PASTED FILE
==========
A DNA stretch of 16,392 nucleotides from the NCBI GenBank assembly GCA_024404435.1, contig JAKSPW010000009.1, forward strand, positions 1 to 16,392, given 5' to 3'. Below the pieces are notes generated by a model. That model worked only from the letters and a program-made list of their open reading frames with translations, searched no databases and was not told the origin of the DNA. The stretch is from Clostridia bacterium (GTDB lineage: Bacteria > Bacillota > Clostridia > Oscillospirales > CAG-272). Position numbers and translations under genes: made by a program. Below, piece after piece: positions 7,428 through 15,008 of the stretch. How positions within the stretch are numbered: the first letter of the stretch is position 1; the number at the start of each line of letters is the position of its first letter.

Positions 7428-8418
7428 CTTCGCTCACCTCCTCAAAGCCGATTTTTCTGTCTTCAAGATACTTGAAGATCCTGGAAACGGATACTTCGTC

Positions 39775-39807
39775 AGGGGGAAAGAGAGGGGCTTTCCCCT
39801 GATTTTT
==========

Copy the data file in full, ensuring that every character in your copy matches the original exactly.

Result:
A DNA stretch of 16,392 nucleotides from the NCBI GenBank assembly GCA_024404435.1, contig JAKSPW010000009.1, forward strand, positions 1 to 16,392, given 5' to 3'. Below the pieces are notes generated by a model. That model worked only from the letters and a program-made list of their open reading frames with translations, searched no databases and was not told the origin of the DNA. The stretch is from Clostridia bacterium (GTDB lineage: Bacteria > Bacillota > Clostridia > Oscillospirales > CAG-272). Position numbers and translations under genes: made by a program. Below, piece after piece: positions 7,428 through 15,008 of the stretch. How positions within the stretch are numbered: the first letter of the stretch is position 1; the number at the start of each line of letters is the position of its first letter.

Positions 7428-8418
7428 CTTCGCTCACCTCCTCAAAGCCGATTTTTCTGTCTTCAAGATACTTGAAGATCCTGGAAACGGATACTTCGTC

Positions 39775-39807
39775 AGGGGGAAAGAGAGGGGCTTTCCCCT
39801 GATTTTT